You will be redirected back to your article in seconds

AT&T and Justice Department Battle Over Merger Trial Start Date

AT&T and the Justice Department are battling over the proposed start date of the trial in the DOJ’s lawsuit to block the telco giant’s merger with Time Warner.

AT&T wants its day in Washington, D.C. federal court to begin on Feb. 20 or thereabouts. The DOJ wants to start on May 7. The timing is significant because AT&T’s $85.4 billion merger agreement with Time Warner is set to expire on April 22. AT&T and Time Warner on Monday agreed to a second extension of the deal terms first reached in October 2016.

AT&T argued in a motion filed Tuesday with U.S. District Court Judge Richard J. Leon that the government has had plenty of time to prepare its case against the merger. The tussle over the trial date came the same day that AT&T filed its broader response to the case against the merger that DOJ laid out in its lawsuit filed on Nov. 20.

“Under the Government’s proposed schedule, the merger agreement would expire before this case would even be tried,” AT&T stated in its motion on the trial date. “The Government could effectively run out the clock on this merger without ever having to prove its case. The Government’s contention that the parties can simply extend the merger deadline unjustifiably disregards the risks and uncertainty inherent in any renegotiation of a complex agreement affecting numerous stakeholders. It is not reasonable for the Government to subject the merger to these risks merely because it would prefer-despite its enormous head start-more time to litigate and try this case. The Government’s complaint lists 37 attorneys, demonstrating that it has more than sufficient resources and personnel familiar with this matter to proceed on a timely basis.”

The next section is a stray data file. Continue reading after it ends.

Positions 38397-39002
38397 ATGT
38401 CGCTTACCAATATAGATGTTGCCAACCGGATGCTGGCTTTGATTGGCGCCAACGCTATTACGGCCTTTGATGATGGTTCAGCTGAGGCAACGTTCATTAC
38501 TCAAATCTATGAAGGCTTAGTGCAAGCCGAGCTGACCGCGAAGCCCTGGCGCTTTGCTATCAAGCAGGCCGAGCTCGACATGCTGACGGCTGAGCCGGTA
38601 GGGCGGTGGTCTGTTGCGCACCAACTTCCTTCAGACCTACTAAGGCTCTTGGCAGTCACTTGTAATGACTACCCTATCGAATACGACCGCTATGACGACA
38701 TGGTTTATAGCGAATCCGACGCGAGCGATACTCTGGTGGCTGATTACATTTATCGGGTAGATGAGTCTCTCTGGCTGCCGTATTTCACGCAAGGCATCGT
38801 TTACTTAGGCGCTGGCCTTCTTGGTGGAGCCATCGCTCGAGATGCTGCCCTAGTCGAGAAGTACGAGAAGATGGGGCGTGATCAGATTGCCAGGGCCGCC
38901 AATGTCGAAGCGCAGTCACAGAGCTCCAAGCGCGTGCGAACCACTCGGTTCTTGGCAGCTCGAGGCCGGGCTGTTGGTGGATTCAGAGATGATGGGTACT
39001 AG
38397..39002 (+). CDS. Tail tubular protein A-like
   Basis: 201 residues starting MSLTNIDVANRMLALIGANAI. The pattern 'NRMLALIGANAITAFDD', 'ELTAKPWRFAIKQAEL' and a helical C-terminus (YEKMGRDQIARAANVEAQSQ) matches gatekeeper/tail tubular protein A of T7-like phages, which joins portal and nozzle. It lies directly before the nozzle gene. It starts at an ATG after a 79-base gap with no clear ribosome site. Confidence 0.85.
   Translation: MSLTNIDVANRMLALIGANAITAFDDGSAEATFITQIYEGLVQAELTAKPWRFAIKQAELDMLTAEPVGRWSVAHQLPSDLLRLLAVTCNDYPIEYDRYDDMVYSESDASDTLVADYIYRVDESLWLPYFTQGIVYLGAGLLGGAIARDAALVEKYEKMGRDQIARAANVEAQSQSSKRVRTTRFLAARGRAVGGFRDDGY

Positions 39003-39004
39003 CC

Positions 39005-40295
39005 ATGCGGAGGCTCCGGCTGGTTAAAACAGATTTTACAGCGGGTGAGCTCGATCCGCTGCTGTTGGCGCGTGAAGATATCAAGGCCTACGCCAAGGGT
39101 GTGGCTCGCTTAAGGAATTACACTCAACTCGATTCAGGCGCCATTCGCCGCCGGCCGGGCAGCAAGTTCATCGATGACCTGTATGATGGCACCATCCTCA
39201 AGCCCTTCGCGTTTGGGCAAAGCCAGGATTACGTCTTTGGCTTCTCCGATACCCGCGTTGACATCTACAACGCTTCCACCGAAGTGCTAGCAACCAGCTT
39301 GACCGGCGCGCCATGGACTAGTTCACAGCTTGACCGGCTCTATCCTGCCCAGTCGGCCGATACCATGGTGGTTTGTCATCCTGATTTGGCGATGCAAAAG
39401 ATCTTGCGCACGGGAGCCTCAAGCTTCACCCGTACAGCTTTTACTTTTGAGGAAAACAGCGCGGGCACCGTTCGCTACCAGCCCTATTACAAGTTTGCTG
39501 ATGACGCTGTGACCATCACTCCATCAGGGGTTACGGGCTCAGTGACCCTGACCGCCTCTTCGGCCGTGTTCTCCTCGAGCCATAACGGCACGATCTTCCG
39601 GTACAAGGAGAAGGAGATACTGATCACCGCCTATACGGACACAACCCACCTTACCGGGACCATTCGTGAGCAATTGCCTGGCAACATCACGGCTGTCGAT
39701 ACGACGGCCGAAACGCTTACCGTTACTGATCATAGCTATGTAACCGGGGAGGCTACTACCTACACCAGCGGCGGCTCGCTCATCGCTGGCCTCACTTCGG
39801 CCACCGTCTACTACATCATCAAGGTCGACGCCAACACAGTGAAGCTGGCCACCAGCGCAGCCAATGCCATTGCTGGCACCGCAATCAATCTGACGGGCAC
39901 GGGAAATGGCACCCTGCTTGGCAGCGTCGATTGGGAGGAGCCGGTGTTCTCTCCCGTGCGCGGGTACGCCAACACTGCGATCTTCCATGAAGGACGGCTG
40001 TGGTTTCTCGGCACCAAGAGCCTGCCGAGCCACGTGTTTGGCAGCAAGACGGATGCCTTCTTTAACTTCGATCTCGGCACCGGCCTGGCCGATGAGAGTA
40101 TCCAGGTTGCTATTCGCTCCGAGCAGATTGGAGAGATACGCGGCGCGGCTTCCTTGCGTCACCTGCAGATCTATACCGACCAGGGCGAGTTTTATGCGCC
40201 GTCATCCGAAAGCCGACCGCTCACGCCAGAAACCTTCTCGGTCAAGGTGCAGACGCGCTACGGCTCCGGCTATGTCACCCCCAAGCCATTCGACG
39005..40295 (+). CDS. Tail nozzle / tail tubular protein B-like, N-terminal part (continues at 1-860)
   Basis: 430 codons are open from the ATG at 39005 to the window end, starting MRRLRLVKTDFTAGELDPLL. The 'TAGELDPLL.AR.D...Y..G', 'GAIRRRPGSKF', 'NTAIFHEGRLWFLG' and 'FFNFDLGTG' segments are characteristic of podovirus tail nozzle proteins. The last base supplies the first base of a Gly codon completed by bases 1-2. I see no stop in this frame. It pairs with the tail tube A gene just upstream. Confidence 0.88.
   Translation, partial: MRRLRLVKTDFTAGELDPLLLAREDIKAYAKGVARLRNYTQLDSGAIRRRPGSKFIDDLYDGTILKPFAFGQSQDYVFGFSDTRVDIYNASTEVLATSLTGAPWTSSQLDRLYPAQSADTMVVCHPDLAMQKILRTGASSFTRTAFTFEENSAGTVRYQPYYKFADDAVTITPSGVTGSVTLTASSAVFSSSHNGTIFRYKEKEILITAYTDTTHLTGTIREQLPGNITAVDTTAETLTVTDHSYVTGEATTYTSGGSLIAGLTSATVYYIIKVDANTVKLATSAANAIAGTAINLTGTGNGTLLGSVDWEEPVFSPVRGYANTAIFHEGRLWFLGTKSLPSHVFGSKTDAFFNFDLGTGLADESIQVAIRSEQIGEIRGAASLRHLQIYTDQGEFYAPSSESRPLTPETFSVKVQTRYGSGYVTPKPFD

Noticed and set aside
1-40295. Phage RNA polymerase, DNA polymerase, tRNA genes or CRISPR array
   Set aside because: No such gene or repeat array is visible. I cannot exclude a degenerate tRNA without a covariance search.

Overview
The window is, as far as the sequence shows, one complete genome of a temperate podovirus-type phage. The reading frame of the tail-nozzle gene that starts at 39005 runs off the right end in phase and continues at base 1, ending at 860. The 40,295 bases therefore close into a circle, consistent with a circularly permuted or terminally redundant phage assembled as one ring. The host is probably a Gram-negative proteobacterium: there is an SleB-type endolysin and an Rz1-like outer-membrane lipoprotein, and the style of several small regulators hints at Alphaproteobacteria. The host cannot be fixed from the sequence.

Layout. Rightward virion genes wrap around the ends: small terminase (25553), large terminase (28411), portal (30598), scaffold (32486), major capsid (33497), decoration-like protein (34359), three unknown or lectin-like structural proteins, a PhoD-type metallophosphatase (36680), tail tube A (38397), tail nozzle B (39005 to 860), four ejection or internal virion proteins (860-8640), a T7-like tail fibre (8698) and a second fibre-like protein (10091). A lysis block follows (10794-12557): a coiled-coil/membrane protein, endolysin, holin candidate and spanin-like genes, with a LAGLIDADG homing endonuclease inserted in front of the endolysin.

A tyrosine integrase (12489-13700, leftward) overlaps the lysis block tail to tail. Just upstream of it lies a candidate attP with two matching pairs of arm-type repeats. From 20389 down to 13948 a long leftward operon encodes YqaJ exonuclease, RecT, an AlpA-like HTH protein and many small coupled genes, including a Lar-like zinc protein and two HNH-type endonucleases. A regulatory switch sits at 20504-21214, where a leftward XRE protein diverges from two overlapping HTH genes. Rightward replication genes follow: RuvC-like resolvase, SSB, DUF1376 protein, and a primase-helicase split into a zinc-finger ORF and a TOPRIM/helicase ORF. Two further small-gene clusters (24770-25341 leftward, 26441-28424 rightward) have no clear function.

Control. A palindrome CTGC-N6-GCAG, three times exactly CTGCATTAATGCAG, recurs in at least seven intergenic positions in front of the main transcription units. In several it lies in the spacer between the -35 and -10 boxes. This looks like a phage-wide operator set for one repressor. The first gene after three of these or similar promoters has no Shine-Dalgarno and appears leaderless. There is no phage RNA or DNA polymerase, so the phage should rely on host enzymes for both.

The DOJ in its response argued that the timeline should not be rushed because of an April 22 deadline that AT&T and Time Warner can extend. The feds maintained that AT&T and Time Warner were slow to turn over documents during its investigation and withheld many more. The DOJ said its target date of May 7 already amounted to an accelerated timeline.

“This merger threatens to harm millions of consumers across the country, starkly changing the cable and entertainment industries,” the DOJ’s motion stated. “That threat should be carefully evaluated, as should any benefits Defendants may argue would flow from the mergers. Purely private commercial concerns—particularly those that are wholly within the control of the merging parties—should not surpass the public’s interest in effective antitrust enforcement or deprive the Court of the evidence and time it needs to evaluate the important issues presented by these cases.”

AT&T’s filing offered some detail on the DOJ’s more than year-long investigation into the anti-trust ramifications of the deal that would bring together AT&T and DirecTV with HBO, Warner Bros. and Turner.

According to AT&T’s motion, the two companies handed over some 25 million pages of documents to the feds and 200 pages of written responses to DOJ queries. In April and May, 17 executives from both companies sat for depositions that took 19 days.

AT&T estimates the trial will take 10 days.

AT&T and DOJ are also at odds on the scope of a protective order covering the handling of “competitively sensitive information and documents” connected to the case.